New York Times Editorial Page Editor Andrew Rosenthal, perhaps prodded by criticism from Bernard Goldberg on The O'Reilly Factor Thursday night, posted an update Friday afternoon to his Tuesday blog post offensively accusing House Speaker John Boehner of racism for asking Obama to delay for one night an address to Congress last September.
Unrepentant, Rosenthal berated some of his critics for being 'overtly racist themselves, including bigoted references to my last name.'
Rosenthal's only regret, apparently, was that he did not mention 'that racially tinged and outright racist attacks did not begin with the election of Mr. Obama,' and brought up an old favorite he had previously written about, the Willie Horton ad used in the 1988 presidential campaign against Democratic nominee Michael Dukakis. (Never mind that it was Al Gore who brought up the ad in the first place.)
Rosenthal updated his racism claims with fresh material from the campaign trail, evidence just as dubious as his first batch:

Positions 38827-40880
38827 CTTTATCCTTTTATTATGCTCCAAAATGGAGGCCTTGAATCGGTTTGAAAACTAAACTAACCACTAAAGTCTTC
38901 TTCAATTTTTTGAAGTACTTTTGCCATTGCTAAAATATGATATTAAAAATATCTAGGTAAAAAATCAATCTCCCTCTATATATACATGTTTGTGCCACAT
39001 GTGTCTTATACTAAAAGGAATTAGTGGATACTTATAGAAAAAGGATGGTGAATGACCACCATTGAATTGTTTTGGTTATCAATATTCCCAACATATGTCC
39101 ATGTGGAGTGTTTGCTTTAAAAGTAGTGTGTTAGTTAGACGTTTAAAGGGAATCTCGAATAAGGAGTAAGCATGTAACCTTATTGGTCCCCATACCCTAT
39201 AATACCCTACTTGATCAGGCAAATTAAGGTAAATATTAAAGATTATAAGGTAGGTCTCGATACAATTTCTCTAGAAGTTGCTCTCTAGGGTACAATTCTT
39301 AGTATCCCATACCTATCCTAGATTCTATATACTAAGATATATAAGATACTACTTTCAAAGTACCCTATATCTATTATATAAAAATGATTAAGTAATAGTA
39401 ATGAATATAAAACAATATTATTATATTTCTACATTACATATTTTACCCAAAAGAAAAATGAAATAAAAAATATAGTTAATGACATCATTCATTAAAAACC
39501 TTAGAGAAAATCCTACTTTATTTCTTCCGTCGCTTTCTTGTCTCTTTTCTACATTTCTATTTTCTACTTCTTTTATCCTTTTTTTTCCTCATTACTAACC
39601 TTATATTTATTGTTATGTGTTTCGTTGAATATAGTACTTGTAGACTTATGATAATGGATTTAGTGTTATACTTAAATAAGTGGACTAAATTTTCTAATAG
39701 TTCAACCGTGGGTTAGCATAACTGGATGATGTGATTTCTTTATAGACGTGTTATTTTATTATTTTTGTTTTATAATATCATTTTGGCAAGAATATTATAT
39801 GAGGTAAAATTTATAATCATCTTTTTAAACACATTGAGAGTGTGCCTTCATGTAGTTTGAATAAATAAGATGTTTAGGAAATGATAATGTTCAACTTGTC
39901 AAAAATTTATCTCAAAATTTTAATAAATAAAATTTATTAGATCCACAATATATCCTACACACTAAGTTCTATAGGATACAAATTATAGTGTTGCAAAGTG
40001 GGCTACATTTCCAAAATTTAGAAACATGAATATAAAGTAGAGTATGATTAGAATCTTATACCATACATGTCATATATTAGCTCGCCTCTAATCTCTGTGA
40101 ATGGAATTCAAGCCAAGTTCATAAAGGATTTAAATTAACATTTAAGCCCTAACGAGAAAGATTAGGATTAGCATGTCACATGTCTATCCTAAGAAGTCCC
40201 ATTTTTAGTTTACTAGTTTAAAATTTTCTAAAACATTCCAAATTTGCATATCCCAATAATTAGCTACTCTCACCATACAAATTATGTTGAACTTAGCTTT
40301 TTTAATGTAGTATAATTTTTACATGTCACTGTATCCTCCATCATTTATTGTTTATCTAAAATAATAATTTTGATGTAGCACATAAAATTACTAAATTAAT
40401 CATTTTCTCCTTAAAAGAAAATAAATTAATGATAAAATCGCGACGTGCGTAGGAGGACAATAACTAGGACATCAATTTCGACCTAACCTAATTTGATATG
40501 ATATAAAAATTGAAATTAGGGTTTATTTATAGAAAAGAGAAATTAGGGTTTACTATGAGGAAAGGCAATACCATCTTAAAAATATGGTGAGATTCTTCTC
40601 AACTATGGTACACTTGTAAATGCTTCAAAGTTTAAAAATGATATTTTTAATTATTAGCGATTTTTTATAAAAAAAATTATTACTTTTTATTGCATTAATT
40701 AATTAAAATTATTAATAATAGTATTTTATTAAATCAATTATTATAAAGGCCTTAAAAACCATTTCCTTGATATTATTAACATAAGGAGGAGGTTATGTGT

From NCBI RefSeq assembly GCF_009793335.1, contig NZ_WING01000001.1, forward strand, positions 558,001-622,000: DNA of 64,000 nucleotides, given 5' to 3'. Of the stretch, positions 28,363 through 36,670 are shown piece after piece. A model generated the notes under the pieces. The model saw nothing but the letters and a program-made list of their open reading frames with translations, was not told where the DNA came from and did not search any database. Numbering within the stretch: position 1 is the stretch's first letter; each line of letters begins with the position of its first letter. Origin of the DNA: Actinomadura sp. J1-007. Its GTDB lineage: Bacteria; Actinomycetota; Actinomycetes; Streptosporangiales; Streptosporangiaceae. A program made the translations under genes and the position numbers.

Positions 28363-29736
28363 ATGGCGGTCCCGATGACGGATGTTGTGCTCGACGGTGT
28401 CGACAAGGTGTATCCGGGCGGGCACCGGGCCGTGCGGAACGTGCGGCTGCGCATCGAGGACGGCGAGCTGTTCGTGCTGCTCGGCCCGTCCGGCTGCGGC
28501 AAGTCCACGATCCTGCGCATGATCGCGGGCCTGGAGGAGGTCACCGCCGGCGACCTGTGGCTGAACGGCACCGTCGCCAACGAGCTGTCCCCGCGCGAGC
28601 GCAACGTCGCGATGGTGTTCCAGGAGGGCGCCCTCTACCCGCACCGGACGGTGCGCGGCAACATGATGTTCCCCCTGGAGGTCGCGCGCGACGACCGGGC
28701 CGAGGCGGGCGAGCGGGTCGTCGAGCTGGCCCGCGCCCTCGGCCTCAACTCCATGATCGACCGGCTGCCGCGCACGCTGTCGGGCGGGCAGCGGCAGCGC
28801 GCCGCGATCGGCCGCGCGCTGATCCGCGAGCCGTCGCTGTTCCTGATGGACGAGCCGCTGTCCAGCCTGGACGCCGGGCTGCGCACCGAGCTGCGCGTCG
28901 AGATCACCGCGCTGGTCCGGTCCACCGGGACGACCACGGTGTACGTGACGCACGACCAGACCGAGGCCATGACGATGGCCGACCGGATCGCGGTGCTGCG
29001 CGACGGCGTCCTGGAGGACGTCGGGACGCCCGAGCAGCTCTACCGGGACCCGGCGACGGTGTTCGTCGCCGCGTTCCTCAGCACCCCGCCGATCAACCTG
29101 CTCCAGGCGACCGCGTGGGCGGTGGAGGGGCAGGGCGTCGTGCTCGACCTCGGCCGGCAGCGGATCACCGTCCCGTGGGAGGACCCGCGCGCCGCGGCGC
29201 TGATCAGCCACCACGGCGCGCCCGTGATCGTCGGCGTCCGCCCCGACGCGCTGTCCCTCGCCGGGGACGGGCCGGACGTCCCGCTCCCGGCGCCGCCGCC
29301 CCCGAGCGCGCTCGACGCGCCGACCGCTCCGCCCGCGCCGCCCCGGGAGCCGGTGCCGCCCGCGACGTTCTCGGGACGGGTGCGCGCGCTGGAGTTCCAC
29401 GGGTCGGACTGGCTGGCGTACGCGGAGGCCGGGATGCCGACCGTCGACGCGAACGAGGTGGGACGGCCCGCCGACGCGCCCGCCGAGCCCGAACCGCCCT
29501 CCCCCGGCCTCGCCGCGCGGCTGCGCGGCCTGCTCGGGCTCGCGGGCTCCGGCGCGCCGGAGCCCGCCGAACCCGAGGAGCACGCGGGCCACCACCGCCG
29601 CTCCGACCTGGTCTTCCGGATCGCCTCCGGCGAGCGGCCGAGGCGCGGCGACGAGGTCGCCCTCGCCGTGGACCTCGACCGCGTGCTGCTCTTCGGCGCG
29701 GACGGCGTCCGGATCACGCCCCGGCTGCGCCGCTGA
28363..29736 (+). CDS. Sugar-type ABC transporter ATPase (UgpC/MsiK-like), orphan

The racial theme continues in the 2012 presidential campaign. One day after coming in fourth in the Iowa caucuses, Newt Gingrich appeared at a town hall in Plymouth, N.H., where he offered to attend the NAACP convention and explain 'why the African-American community should demand paychecks instead of food stamps.'
The idea that black Americans don't want paychecks is condescending and outrageous.
Rosenthal then assumed Rick Santorum had gone after black people in a garbled campaign trail remark, an interpretation of the candidate's words that even some Santorum-loathing liberals dispute.
The NAACP did not comment on Mr. Gingrich's offer to speak, but the organization attacked Rick Santorum for a remark he made at a voter forum in Iowa. 'I don't want to make black people's lives better by giving them somebody else's money,' Mr. Santorum said. 'I want to give them the opportunity to go out and earn the money and provide for themselves and their families.'
(Mr. Santorum later said that he'd been misunderstood, that he was stumbling over his words and it just sounded like he said 'black.')
In a statement on Wednesday, the NAACP President, Benjamin Todd Jealous, said: 'Senator Santorum's targeting of African Americans is inaccurate and outrageous, and lifts up old race-based stereotypes about public assistance. He conflates welfare recipients with African Americans, though federal benefits are in fact determined by income level.'
That's very well put.